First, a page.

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Pennsylvania Is Ground Zero For U.S. Shale Gas Drilling Boom

Guardian | Last June, Tony Zaffuto arrived at his fieldstone cabin in the forested hills of Pennsylvania's SB Elliott state park to find a notice pinned on the front door: "Danger. Do not occupy dwelling".

A blowout at a gas well in another popular camping spot, in the woods of the Punxsutawney hunt club, also in Clearfield County, had shot a 23-metre (75ft) combustible gusher of gas and toxic waste water into the air. It took the gas company, EOG Resources, 16 hours to control the well and the authorities had to carry out an evacuation.

It was not Zaffuto's first encounter with the dangers of natural gas drilling. In 2009 the spring that was the cabin's only source of water was contaminated by toxic waste from a pond serving the gas wells. Five other nearby water wells were also contaminated.

And yet Zaffuto is right behind Pennsylvania's natural gas boom. He supports the idea of US energy security and he wants his country to reduce oil imports.

"Throughout all this, I am pro-drilling, but I want to see it done correctly," Zaffuto, a businessman whose family have owned the cabin since 1921, said. "Having it done correctly will not cripple the industry. If there is money to be made they will comply. If there is enough natural resource of gas in the ground, they will drill and they will abide by the regulations. It's simple."

But how can rigorous new environmental standards be imposed on an industry well advanced in the 21st century's first big energy rush?

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China Begins Tapping Shale Gas Potential

The Guardian | China has begun trials of a controversial drilling technique to exploit the world's largest reserves of shale gas, as it attempts to cope with the increasing energy demands of a fast-growing economy while reducing its dependence on coal.

In the past two weeks, engineers have completed the country's first horizontal shale gas well in Sichuan and government officials have begun drafting a national strategy to identify a trillion cubic metres of exploitable resources by 2020.

Supporters say China has the potential to emulate the United States, where extraction of shale gas has tripled the lifespan of US gas reserves and offered a lower-carbon alternative to coal.

"Shale gas is a game-changer for the US and should do the same for China," said Ming Sung, Asia representative of the Boston-based Clean Air Task Force and an advocate of closer energy links between the two nations. "This should be one of the centre-pieces for China's energy strategy. As with any new technology development, we must balance benefits versus potential environmental impacts. The experiences of the US are valuable here."

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Virginia Nuclear Plant Shutdown Due To Tornado

Washington Times | An unconfirmed tornado landed outside the Surry Nuclear Plant in Virginia on Saturday and automatically shutdown the site’s two reactors, according to the Nuclear Regulatory Commission.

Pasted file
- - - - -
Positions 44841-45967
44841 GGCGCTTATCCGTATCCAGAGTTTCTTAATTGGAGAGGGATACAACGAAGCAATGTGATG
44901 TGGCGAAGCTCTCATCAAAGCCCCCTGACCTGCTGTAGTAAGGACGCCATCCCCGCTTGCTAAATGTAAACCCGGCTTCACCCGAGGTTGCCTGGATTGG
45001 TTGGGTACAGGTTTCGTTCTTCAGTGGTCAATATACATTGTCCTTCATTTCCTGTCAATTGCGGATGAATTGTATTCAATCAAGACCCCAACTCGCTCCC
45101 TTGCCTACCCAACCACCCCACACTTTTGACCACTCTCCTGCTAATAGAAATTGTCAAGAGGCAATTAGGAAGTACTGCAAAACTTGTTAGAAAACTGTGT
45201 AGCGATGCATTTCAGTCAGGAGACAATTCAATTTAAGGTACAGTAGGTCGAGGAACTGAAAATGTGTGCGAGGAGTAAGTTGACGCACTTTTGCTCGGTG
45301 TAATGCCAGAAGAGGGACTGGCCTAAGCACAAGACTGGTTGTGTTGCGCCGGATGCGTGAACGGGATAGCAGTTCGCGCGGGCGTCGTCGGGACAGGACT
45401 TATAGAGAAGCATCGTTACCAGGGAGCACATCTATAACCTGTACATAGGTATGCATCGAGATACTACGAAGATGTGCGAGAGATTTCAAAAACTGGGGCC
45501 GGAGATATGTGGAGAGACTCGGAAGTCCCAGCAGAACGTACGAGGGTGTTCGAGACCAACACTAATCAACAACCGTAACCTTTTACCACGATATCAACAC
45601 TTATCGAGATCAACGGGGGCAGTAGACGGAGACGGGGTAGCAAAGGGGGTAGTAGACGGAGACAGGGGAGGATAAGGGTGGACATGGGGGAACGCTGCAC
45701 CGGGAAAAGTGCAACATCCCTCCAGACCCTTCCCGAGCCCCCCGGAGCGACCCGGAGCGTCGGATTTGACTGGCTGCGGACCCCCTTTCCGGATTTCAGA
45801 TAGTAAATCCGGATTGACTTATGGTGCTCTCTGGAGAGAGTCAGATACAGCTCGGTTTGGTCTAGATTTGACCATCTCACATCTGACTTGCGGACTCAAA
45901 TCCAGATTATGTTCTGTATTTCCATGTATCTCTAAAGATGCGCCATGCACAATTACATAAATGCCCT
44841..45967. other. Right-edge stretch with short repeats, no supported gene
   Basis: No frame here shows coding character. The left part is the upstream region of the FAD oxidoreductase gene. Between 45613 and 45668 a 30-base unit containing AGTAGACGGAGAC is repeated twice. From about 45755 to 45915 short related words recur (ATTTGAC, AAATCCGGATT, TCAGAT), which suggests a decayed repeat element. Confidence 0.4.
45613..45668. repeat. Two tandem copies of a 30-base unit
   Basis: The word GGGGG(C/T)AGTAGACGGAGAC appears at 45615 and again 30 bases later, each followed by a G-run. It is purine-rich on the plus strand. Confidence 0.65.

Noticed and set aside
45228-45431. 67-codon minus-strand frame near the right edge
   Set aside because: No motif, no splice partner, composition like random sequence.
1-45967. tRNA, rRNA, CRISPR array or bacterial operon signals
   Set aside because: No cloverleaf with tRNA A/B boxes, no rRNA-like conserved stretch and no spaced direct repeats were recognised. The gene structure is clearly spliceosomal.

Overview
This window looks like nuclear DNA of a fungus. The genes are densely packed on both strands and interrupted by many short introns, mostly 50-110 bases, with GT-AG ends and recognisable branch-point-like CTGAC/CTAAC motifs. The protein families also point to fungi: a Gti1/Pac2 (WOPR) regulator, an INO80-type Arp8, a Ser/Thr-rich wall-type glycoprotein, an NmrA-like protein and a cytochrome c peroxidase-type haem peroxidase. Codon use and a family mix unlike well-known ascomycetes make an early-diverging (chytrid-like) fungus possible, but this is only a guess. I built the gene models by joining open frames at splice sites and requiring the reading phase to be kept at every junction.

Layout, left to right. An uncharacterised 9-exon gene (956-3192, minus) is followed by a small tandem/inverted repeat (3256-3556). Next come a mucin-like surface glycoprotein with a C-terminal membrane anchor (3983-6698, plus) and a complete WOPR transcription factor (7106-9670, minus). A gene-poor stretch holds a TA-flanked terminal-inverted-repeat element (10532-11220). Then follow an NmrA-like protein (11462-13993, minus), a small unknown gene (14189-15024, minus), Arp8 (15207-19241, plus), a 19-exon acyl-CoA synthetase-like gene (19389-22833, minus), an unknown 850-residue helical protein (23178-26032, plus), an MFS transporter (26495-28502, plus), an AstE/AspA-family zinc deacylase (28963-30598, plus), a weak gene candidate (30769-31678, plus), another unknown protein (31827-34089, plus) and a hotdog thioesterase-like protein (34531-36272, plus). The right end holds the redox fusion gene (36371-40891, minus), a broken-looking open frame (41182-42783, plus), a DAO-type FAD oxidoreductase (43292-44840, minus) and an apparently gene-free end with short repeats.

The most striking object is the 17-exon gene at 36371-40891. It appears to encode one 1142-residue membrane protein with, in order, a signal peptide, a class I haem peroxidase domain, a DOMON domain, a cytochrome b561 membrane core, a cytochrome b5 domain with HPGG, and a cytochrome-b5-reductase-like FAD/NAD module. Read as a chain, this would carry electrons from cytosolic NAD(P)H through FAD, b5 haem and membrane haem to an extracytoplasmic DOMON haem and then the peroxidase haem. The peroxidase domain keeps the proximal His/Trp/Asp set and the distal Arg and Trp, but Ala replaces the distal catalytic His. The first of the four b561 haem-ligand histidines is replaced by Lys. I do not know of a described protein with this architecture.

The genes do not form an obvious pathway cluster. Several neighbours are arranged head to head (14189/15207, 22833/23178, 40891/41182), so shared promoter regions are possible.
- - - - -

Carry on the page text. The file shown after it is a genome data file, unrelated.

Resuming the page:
The apparent tornado affected an electrical switchyard next to the plant, cutting off the electrical feed to the station, in Surry County, about 17 miles northwest of Newport News.

Both reactors shut down automatically at about 7 p.m. and backup diesel generators kept power going. Plant operators have partially restored offsite power to both plants, said owner Dominion Virginia Power.

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Fukushima Evacuees Demand Compensation

Axisoflogic.com | Residents and business owners in Japan who have been forced to leave their homes amid radiation fears on Wednesday demanded immediate damages from the company at the centre of the nuclear crisis.

About 20 people who have been evacuated from areas near the Fukushima Daiichi plant protested outside the Tokyo Electric Power Company (Tepco) headquarters, calling for a quick decision on possible compensation.

The company's president, Masataka Shimizu, apologised during a rare public appearance and said he would compensate the tens of thousands of people whose lives have been disrupted by the nuclear emergency.

Japanese media suggests other domestic utilities could be asked to help pay damages, an approach adopted in the aftermath of the Three Mile Island disaster in the US in 1979.

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U.S. Water Supplies & Milk Samples Test Positive For Radiation From Fukushima

Infowars.com | The US Environmental Protection Agency (EPA) continues to release new data showing that various milk and water supply samples from across the US are testing increasingly high for radioactive elements such as Iodine-131, Cesium-134, and Cesium-137, all of which are being emitted from the ongoing Fukushima Daiichia nuclear fallout. As of April 10, 2011, 23 US water supplies have tested positive for radioactive Iodine-131 and worst of all, milk samples from at least three US locations have tested positive for Iodine-131 at levelsexceeding EPA maximum containment levels(MCL).

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